She lifted her red-rimmed, amber eyes towards the camera, raised her arms heavenward, and let out a sound I can only describe as a “Whooooop!” Then she threw the pack of cigarettes in my face. I’ll be honest, that shocked me. But not as much as her next words.
“You’re one of them!”
This was my first inkling that perhaps I was dealing with something a little deeper than a Drunken Lady With No Pants. I looked at her feet again, and this time I gave them more than a cursory glance. They weren’t just bare, they were raw. And I wondered, for the first time, just how she’d gotten herself to the store. The only vehicle in the parking lot was mine.
“I see those cameras all around town,” she continued. “You think they’re hidden, but they’re not. I know where they all are.”
I couldn’t think of anything to say to that. In our neck of the woods, you really don’t run into any surveillance cameras. When you live in a town where pine trees outnumber people by at least 100-to-1, you can feel pretty confident that Big Brother isn’t watching.
I wasn’t about to say that to No Pants Lady, though, even if she’d given me the chance to get a word in…which she didn’t. Instead she launched into a twenty minute tirade that covered everything from global warming (apparently a Soviet conspiracy dating back to the Cold War era) to the insipidness of American Idol (I had to concede that particular point.) Every so often she’d throw a pack of gum or a candy bar at me. I got rather adept at dodging and batting.
At this point, you’re probably wondering why I just stood there and took it. Well, there are a couple of reasons. The first was fear. This woman was a good six inches taller and fifty pounds heavier than me and, more importantly, she just wasn’t right in the head. There was honestly no way of knowing what she was capable of doing if crossed. Second, I had stupidly left the telephone that could have summoned help in the office after my nightly against-the-rules phone call to my husband. (Fucking Karma.) Third…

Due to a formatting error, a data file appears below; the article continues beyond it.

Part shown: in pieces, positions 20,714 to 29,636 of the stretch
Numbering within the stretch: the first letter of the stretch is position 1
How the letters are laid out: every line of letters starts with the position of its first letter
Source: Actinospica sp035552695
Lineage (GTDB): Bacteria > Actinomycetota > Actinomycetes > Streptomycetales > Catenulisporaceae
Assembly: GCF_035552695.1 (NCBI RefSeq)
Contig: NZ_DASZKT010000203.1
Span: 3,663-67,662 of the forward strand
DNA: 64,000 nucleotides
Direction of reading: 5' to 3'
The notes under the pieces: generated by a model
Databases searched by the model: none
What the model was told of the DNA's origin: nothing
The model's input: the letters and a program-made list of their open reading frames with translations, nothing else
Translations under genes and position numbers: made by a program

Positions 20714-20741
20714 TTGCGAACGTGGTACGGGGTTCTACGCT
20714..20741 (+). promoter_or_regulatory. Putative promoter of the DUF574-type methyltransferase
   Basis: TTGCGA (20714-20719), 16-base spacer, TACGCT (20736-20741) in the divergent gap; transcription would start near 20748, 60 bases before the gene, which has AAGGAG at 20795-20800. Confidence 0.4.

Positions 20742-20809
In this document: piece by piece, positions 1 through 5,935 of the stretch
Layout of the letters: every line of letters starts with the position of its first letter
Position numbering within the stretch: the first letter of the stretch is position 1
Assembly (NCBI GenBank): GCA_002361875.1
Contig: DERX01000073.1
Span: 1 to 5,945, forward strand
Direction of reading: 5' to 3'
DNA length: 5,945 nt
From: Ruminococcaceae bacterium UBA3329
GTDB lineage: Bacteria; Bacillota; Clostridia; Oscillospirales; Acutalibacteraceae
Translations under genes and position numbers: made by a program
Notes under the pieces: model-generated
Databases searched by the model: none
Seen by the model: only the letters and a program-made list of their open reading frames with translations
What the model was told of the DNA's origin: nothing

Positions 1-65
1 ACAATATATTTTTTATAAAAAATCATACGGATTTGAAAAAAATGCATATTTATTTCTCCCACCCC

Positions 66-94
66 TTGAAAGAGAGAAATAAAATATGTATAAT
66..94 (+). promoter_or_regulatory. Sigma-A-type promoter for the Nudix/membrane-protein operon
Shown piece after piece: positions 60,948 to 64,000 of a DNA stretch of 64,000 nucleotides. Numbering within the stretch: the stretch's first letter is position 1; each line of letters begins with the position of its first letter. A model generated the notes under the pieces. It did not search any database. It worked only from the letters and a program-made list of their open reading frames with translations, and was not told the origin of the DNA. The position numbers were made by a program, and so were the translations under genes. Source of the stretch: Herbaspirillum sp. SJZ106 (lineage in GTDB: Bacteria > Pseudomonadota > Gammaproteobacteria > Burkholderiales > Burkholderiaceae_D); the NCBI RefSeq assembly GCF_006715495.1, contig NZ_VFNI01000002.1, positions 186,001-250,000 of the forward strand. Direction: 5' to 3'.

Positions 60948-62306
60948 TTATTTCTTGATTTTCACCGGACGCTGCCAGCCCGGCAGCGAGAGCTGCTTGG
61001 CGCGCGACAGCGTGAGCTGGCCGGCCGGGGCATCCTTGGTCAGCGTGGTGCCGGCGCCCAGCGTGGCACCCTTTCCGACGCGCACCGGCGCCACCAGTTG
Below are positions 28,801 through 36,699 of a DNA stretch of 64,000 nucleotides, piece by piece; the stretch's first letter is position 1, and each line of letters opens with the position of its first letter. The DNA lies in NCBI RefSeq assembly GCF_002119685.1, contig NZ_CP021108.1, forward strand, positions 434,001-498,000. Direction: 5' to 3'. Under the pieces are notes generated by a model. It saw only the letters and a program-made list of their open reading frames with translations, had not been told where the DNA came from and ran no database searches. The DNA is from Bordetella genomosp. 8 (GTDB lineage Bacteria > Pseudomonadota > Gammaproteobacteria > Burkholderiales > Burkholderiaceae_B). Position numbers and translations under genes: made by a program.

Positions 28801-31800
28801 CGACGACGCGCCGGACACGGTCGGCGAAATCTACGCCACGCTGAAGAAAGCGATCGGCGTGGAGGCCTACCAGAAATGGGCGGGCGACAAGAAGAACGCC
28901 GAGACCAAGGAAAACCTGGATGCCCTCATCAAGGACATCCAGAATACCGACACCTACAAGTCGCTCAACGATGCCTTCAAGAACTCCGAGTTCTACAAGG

I was absolutely fascinated by the spectacle. I mean, this sort of thing just doesn’t happen in my corner of the boonies every day. I couldn’t tear myself away from it.
Finally, she got back to the subject at hand: idiotic cashiers who ask “old ladies” (her words, not mine…I don’t want any hate mail) for their IDs.
“It’s frigging ridiculous.”
She gave me the evil eye, but finally dug her drivers license out of the wallet she was clutching. Then she threw it in my face. I’d been expecting it. I thanked her and entered her birthdate into the register. I also took note of her name and address. She lived nearly five miles away. It was the middle of the night, barely forty degrees outside, and she had walked almost five miles–barefooted and pantless–to the store. And she was going to have to walk five miles back home. I felt a stirring of sympathy for the woman, but there wasn’t really anything I could do about it. So I said, “That’ll be $5.98.”
“You forgot my Allen’s.”
I actually hadn’t forgotten it; I’d just been hoping she had. It was now nearly two-thirty. Even if I had wanted to break the law by selling her a bottle of liquor after hours–and by that point I was more than willing to do so, just to get her the hell out of the place–the register is programmed not to accept liquor sales after 1am. The only way around it was to enter the price manually under another category…but there was the sticky matter of the four security cameras pointed at me, recording my every move…
I hesitated too long in making my decision. She chucked three “5-Hour Energy Shots” at me, then started stomping around the store, screaming at the top of her lungs, pulling products off the shelves and onto the floor. That was my cue. I made a beeline for the office, grabbed the phone, and dialed the sheriff’s number.
Let me state, for the record, that I have always had a healthy respect for law enforcement officials. During the early 90s, I worked the graveyard shift at a Dunkin’ Donuts (situated in a town populous enough to afford its own police station) and developed a friendly rapport with several of these hard-working uniformed gentlemen. They were grateful for the free coffee and donut with which I supplied them each night, and for the form-fitting uniform with which my manager had supplied me, and I was grateful that their frequent visits kept local hooligans away.
As a result, when I–in frantic tones–told the sheriff’s dispatcher my problem, I expected a friendly, yet concerned, “Yes ma’am, we’ll be right there.”
It’s not what I got.
(…to be continued…)